Choosing Your Team

Choosing Your Team


In Titus 1:5-9 Paul gives the pastor on the Island of Crete a list of qualifications for Overseers and Deacons. It’s a condensed version of the list that Paul gives in 1Timothy 3:1-13. When it comes to choosing a team to guide and direct your ministry you are selecting people to step into the role of overseer. You give them tasks and responsibilities that they are too do to the best of their abilities. Those in permanent positions are expected to perform their day to day tasks like updating any websites or creating videos or working on promotional materials. The people you put around you to lead are the faces of your ministry, they are responsible for helping you carry out your mission. We’ve already discussed this.

The lists for overseers go along these lines, overseers must be “Above reproach, the husband of one wife, not drunk on too much wine, self controlled, hospitable, not violent, not quarrelsome, his household must be in order, his children must be believers, not guilty of debauchery” (Summation of 2 Tim. 3:1-13 & Titus 1:5-9). In looking at these passages there’s one phrase that gets repeated in both, that is the phrase “Above Reproach.”

Think about it, if someone is above reproach they are probably not doing all the things listed above (and those in the text not listed). If you reproach someone or reproof someone by scripture (see 1 Timothy 2) then you are working to correct a behavior, you are working to help them see that their attitude or action is contrary to scripture. Paul is saying that someone who is in leadership should be “Above Reproach.” He or she shouldn’t need that kind of reproofing, he or she should already know the scriptural mandate and try to live by it.

Now, above reproach does not mean that you select people who don’t struggle. If you are searching for those who don’t have any issues or struggles you will end up searching and finding frustration. Everyone struggles with something, we can’t demand perfection from people. My own team has written about struggles in their lives in their last three articles, and I consider them women who are above reproach.

What makes them above reproach? The fact that they admit to their struggles and seek God’s will in working out their salvation. They continue to trudge through the mess to allow the work of sanctification to happen (Titus 3:5). That is what makes them above reproach, they seek the Lord with all their hearts and seek to love Him with all that they are. I also know that if something were to come up that may be “out of line” they would listen to the teaching of scripture.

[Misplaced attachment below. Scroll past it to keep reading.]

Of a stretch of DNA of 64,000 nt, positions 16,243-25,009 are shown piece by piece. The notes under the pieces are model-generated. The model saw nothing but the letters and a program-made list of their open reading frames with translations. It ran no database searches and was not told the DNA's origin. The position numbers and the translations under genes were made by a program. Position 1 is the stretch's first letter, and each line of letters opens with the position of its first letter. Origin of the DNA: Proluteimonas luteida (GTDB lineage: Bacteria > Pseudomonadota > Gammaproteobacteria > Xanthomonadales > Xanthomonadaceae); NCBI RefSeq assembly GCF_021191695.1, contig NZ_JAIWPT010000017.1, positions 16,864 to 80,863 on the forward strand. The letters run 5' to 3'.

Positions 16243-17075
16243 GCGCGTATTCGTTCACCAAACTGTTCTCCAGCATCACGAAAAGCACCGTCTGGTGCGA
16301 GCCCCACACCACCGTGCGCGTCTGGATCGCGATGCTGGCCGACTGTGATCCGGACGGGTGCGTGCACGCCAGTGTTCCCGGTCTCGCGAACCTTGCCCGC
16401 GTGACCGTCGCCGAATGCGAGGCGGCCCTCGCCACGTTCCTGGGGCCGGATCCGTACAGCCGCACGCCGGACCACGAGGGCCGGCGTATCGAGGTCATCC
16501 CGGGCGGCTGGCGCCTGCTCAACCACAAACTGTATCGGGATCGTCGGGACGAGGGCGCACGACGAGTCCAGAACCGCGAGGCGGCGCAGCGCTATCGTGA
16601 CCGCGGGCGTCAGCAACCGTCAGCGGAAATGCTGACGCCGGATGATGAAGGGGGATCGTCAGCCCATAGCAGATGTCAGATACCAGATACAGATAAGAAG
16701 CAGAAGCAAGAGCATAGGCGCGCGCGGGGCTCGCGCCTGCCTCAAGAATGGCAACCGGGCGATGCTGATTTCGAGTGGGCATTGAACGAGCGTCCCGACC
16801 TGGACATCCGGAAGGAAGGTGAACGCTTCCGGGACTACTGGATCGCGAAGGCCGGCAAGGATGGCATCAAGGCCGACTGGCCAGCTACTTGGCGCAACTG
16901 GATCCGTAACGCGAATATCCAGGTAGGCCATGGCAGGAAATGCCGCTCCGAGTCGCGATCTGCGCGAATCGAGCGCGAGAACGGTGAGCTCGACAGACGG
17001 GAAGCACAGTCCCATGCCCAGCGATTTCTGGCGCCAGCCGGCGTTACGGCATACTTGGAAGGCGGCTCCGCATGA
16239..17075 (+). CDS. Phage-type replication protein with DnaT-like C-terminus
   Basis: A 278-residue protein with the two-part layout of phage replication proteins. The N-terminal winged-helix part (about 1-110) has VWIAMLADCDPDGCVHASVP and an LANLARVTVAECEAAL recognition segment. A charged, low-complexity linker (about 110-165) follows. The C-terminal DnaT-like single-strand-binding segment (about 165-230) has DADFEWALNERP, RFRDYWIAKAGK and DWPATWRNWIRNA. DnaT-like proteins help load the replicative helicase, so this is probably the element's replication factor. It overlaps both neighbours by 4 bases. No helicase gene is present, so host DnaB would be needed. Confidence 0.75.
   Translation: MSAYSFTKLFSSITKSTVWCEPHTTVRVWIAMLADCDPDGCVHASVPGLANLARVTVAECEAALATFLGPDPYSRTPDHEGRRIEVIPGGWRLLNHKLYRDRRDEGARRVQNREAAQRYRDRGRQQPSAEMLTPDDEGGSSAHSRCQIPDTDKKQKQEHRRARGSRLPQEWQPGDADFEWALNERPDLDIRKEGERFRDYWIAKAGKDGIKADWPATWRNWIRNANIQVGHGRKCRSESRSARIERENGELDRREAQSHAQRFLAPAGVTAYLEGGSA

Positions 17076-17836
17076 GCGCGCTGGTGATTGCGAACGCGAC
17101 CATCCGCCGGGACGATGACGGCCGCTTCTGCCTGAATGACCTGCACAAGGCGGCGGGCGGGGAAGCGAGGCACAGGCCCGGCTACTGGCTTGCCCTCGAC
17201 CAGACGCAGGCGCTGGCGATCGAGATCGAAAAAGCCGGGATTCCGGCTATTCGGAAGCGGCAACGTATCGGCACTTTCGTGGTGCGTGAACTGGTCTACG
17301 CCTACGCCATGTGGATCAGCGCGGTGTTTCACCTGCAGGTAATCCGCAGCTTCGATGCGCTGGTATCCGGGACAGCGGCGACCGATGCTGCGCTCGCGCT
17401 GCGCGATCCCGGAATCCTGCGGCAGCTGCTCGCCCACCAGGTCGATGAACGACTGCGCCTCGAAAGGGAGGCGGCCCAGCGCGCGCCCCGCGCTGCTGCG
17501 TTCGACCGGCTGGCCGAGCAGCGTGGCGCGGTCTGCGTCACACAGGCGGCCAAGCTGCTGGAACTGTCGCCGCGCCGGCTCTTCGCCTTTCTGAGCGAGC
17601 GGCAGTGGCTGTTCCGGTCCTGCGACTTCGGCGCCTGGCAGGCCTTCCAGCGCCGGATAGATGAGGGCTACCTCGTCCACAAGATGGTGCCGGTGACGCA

Likewise someone who isn’t above reproach will only bring destruction to your ministry. Look at what Paul says in Titus 1:10-11; “For there are many who are insubordinate, empty talkers and deceivers…they must be silenced for they are upsetting whole families as they teach for shameful gain.” The problem on Crete is obvious, they were teaching for shameful gain, they were causing division.

Someone who is angry will only anger others, someone who is violent will only cause others to be violent. Someone who drinks too much will cause someone to stumble and so on and so forth. You see the problem with selecting those who are not above reproach. When we first started the leadership team we had selected someone who refused to listen to direction from the leadership team, we had to let that person go because they were unwilling to be taught. Not that we had all the answers but there were teachings in this person’s life that didn’t line up with scripture. When those untruths were brought to life they person denied them, we had to let them go.

Finally examine yourself, make sure that you also are above reproach. You can’t lead if there is something within you that could cause you to cause others to stumble. Look how serious Paul makes this issue in 1 Corinthians 8-10. We are not supposed to cause others to stumble, in doing that we must examine ourselves first and foremost so that we can develop and lead those that we are choosing.

So when you are going to select others for leadership first examine your own life (2 Tim. 14-26, 4:9-18). Then look at the lives of those you are selecting. Are you above reproach? Are they above reproach? Let God be the judge of that, search yourselves and seek Him when it comes to who you should select and who you should let go. God is in the business of qualifying the called, but sometimes it takes awhile for that qualification process to bear good fruit. We are not looking for perfect people, just people who have given themselves totally to the Perfect God.

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